Join for four days in Vienna. In this part, we will be visiting Saint Stephen’s Cathedral, Schönbrunn Palace, National Library, and more.
Table of Contents
- 1 Map
- 2 First Day in Vienna
- 3 Second Day In Vienna
In the morning we left Graz and drove to Vienna airport. After a week with the car, we returned it (since it is more hustle than a benefit in a big city). Then we took a train to Vienna. Checked in, and around noon, we started our three and a half days of exploring Vienna.
Map of the area:
First Day in Vienna
Saint Stephen’s Cathedral
Though our hotel was within walking distance from the old city, we decided to save time and use the subway. The subway was easy to navigate, not expensive (2.20 euro per ride per person), and comfortable. We took the subway to Stephansplatz. The square Stephansdom is also known as Saint Stephen’s Cathedral is located on.
Saint Stephen’s Cathedral is one of Vienna’s most popular tourist attractions. And upon entering, I got a feeling of a tourist money extraction system.
You can see very little for free. There is a long fence closing all the inner parts. Thus, for free, you can see only from a distance.
When you reach the ticket box, we found cashiers tired of tourists and not willing to explain. And the signs are not very clear. The system is not that simple. There are many tickets for different parts of the cathedral. There are tickets for each tower, Treasury, Catacombs, the Nave, and probably other parts of the cathedral. Each of these tickets costs 5-8 euro and a combo around 25 euro per person.
The problem is that you do not know what you will see in each place and thus not sure which ticket to buy and we did not want to spend 25 euro per person. And yes, I checked their website in advance, and it too lacked basic information, like a photo from each part.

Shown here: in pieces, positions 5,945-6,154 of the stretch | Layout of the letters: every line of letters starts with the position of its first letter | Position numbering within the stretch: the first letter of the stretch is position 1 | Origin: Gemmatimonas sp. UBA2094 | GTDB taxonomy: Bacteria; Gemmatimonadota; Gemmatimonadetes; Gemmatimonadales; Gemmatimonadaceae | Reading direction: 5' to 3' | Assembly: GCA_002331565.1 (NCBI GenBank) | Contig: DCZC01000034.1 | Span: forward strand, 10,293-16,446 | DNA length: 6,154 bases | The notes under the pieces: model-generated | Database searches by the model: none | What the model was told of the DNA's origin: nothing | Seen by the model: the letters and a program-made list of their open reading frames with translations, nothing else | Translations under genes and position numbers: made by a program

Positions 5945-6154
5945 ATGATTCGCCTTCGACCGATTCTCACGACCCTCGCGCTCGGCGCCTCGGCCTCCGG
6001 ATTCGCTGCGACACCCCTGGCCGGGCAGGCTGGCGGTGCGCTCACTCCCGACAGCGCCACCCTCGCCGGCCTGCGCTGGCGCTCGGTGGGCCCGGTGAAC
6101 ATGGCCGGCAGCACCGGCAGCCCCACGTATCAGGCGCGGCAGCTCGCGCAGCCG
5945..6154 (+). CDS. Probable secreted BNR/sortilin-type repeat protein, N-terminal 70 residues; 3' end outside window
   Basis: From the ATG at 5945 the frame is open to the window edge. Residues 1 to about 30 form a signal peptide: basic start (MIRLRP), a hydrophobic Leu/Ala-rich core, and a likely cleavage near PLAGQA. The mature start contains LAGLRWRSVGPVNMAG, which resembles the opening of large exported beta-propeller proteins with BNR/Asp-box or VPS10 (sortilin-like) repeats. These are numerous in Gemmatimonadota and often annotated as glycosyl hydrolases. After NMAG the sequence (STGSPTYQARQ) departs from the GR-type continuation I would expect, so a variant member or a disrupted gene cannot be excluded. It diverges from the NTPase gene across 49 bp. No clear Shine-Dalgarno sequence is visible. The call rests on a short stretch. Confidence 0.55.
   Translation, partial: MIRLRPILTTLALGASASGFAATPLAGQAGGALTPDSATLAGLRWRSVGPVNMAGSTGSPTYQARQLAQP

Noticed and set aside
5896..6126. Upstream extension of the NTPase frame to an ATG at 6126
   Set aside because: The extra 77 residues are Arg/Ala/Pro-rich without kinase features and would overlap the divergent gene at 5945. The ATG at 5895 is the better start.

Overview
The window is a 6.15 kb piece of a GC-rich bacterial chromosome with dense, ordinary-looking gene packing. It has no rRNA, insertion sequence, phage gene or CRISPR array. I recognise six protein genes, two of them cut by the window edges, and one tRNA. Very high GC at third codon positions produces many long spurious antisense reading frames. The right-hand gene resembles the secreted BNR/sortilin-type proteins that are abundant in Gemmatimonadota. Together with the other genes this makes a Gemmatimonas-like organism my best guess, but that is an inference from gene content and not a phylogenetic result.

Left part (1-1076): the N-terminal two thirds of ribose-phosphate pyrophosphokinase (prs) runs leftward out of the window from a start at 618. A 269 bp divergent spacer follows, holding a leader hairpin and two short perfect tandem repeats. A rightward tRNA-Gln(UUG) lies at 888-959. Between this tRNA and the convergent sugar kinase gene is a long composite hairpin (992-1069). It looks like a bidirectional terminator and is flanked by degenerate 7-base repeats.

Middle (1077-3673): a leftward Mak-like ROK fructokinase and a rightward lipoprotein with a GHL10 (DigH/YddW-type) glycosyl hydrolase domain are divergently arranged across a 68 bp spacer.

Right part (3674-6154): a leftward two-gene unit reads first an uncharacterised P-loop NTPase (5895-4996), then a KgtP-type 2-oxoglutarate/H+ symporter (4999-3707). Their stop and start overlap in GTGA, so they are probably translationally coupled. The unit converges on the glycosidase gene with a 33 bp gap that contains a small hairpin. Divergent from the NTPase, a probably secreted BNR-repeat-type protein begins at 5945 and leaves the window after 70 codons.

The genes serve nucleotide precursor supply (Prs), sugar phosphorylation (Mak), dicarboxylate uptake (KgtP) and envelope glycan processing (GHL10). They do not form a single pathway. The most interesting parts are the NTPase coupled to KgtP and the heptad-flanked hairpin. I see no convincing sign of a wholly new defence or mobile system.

In the end, we purchased two tickets with audio guides to the nave (8 euro each).
Behind the fence, there were many people photographing Stephansdom, so I decided to create a Cinemagraph from camera flashes.
If you take a closer look, you will see a person peeking from the window in the bottom part of the photo. This is a self-portrait of the unknown sculptor gawking. It is known as the Fenstergucker (gawking out of a window in German).
This was one of the nave’s last stops, and the whole audio tour took about an hour.
Saint Peter’s Church
Within several minutes` walk, you can find Saint Peter’s Church. Saint Peter’s Church, also known as Peterskirche, was our next stop.
We were lucky to walk in within the middle of a free concert held by American students. We enjoyed the concert for about 20 minutes (till the end) and during this time we heard the choir and various musical instruments including the organ.
I made several interior shots of this beautiful Baroque Roman Catholic parish church when the concert ended.
Austrian National Library
Next, we headed to Austrian National Library.
The library is located in the Hofburg Palace, about a 10-minute walk from Saint Peter’s Church. Austrian National Library is the largest library in Austria, with 7.4 million items. The library complex includes four museums (there are different tickets for each one) and multiple special collections and archives. We visited only the State Hall.
The State Hall – built in the 18th century as part of the former Court Library – is a breathtaking 80 meters long and 20 meters high. An intricately decorated dome and numerous frescos provide an Imperial flair. This baroque jewel is home to over 200,000 tomes.
Source: Official Site
If you love old maps and globes, consider visiting the nearby Map collection and Globe Museum.
Evening Walk in Vienna
When we finished our visit to the Austrian National Library, it was around 17:00. Because we could not visit anything else, we decided to walk around the city and absorb the atmosphere.
Though there are many horses, the streets are clean. Later, I noticed a big bag between each horse and a carriage. Basically, it is a horse’s diapers.